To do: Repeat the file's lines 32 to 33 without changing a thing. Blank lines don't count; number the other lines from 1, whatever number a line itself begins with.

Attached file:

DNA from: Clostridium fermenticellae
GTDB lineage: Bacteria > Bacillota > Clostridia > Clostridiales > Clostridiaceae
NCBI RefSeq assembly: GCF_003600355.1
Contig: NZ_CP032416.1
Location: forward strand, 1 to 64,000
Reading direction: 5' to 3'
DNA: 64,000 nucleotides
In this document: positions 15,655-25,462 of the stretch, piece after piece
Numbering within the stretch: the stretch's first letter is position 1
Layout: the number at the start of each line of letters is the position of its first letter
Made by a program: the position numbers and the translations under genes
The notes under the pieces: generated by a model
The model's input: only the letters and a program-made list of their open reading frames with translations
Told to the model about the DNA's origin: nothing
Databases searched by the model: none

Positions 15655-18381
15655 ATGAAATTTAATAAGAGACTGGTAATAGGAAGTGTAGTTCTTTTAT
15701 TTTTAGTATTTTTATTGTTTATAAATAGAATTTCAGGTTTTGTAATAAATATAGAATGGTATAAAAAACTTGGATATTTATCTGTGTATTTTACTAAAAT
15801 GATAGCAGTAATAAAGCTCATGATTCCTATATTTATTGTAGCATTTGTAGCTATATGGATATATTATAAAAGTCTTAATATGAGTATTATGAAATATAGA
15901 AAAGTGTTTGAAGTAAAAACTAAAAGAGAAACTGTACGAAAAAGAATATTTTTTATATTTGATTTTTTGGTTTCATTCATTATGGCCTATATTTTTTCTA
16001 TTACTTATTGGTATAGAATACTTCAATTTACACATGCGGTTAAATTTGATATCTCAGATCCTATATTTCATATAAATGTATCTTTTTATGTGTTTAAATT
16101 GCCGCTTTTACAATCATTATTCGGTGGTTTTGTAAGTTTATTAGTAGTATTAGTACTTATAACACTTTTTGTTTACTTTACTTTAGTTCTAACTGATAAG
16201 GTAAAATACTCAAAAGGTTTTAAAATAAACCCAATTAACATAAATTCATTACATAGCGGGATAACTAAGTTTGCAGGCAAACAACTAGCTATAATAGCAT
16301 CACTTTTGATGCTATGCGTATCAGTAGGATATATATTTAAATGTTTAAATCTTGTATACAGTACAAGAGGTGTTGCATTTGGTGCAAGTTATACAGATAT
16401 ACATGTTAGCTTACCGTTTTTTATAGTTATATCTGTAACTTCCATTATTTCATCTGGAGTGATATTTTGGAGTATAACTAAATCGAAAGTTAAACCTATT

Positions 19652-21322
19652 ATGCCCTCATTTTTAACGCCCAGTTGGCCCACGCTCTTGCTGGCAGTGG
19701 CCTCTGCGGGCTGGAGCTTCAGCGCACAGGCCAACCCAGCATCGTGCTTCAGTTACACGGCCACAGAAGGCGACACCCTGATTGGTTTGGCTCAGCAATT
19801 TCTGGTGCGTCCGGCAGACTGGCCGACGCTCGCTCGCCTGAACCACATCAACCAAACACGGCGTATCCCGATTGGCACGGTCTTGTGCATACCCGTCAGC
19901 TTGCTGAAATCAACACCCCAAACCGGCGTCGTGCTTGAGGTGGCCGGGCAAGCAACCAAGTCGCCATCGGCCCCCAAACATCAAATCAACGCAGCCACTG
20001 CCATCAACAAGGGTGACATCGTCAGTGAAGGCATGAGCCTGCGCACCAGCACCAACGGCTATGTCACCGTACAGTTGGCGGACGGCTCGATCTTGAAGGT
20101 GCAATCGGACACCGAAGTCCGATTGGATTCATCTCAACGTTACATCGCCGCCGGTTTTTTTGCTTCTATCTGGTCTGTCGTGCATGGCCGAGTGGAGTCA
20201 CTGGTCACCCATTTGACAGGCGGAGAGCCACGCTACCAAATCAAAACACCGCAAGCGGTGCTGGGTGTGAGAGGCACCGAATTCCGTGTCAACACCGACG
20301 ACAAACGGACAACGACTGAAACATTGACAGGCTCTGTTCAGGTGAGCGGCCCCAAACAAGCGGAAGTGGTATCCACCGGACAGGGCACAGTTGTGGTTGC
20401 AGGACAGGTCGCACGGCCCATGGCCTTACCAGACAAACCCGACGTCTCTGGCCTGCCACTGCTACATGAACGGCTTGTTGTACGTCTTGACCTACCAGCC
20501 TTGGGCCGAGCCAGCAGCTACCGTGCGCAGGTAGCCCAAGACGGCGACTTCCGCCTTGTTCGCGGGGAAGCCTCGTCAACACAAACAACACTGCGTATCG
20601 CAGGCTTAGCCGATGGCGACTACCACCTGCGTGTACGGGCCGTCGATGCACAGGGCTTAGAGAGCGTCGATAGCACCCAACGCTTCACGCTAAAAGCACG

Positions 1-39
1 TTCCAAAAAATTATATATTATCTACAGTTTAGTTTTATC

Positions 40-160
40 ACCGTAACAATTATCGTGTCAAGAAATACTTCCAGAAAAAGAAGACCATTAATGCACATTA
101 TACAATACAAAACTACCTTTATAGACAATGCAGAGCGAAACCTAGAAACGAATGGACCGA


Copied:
20101 GCAATCGGACACCGAAGTCCGATTGGATTCATCTCAACGTTACATCGCCGCCGGTTTTTTTGCTTCTATCTGGTCTGTCGTGCATGGCCGAGTGGAGTCA
20201 CTGGTCACCCATTTGACAGGCGGAGAGCCACGCTACCAAATCAAAACACCGCAAGCGGTGCTGGGTGTGAGAGGCACCGAATTCCGTGTCAACACCGACG